The “Cobbe portrait,” allegedly a newly-identified image of Shakespeare fully decked out in establishment conformist finery
In an earlier post, I compared Northrop Frye’s and Graham Greene’s readings of Henry James. Greene’s criticism often seems eccentric, a product of the same obsessions that drive his fiction. His discussion of Shakespeare is as distinctive as his essays on James. In 1969, Greene received the Hamburg Shakespeare Prize, endowed by an Anglophile German, and awarded to British citizens for artistic achievement. He marked the occasion with an address entitled “The Virtue of Disloyalty” which begins,
Surely if there is one supreme poet of conservatism, of what we now call the Establishment, it is Shakespeare. . . . If there is one word which chimes through Shakespeare’s early plays it is the word “peace.” In times of political trouble the Establishment always appeals to this ideal of peace. . . . Peace as a nostalgia for a lost past: peace which Shakespeare associated like a retired colonial governor with firm administration.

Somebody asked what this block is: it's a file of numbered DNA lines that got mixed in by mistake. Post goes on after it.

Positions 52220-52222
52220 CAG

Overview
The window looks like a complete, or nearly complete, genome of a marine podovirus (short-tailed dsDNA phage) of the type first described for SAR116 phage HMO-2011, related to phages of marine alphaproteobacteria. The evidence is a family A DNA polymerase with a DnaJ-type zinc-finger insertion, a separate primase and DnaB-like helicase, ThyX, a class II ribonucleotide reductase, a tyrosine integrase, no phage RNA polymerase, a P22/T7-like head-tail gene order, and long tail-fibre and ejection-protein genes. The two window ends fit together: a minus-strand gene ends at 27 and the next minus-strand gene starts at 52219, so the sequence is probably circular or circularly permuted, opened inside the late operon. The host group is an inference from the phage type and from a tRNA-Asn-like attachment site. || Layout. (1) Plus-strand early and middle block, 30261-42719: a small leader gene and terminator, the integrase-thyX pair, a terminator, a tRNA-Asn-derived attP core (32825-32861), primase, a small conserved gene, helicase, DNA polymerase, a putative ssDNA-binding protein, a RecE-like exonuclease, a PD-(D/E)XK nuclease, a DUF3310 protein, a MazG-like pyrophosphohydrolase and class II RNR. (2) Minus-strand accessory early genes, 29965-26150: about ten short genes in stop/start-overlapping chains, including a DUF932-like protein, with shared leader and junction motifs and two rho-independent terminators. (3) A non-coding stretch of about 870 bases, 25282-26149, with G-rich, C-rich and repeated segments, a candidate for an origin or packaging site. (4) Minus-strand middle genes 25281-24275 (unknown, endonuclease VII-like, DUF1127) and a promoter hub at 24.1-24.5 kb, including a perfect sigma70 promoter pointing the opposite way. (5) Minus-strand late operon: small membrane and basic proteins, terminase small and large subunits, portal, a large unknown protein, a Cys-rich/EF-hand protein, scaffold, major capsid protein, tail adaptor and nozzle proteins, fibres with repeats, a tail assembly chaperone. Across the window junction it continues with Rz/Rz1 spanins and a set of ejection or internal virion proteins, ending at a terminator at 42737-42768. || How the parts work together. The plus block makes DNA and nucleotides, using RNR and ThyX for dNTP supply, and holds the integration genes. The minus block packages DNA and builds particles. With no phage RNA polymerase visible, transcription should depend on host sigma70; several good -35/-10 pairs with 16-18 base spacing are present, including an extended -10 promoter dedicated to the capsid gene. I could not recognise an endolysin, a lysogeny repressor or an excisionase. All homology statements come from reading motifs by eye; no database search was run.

In what follows, two of Greene’s major obsessions, Roman Catholicism and betrayal, coalesce in a discussion which, however inadequate as Shakespeare criticism, reveals much about Greene’s view of the writer’s role in society. One should bear in mind that the speech was given during the Cold War, at a time when Russian dissident writers were much in the minds of people in the west, and that it was given to a German audience, about twenty-five years after the end of the second world war.
Greene is deliberately provocative in the sardonic manner in which he discusses the great national poet after whom the prize was named. “There are moments,” he says, “when we revolt against this bourgeois poet on his way to the house at Stratford and his coat of arms, and we sometimes tire even of the great tragedies, where the marvellous beauty of the verse takes away the sting and the last lines heal all, with right supremacy re-established by Fortinbras, Malcolm and Octavius Caesar.” Greene then continues: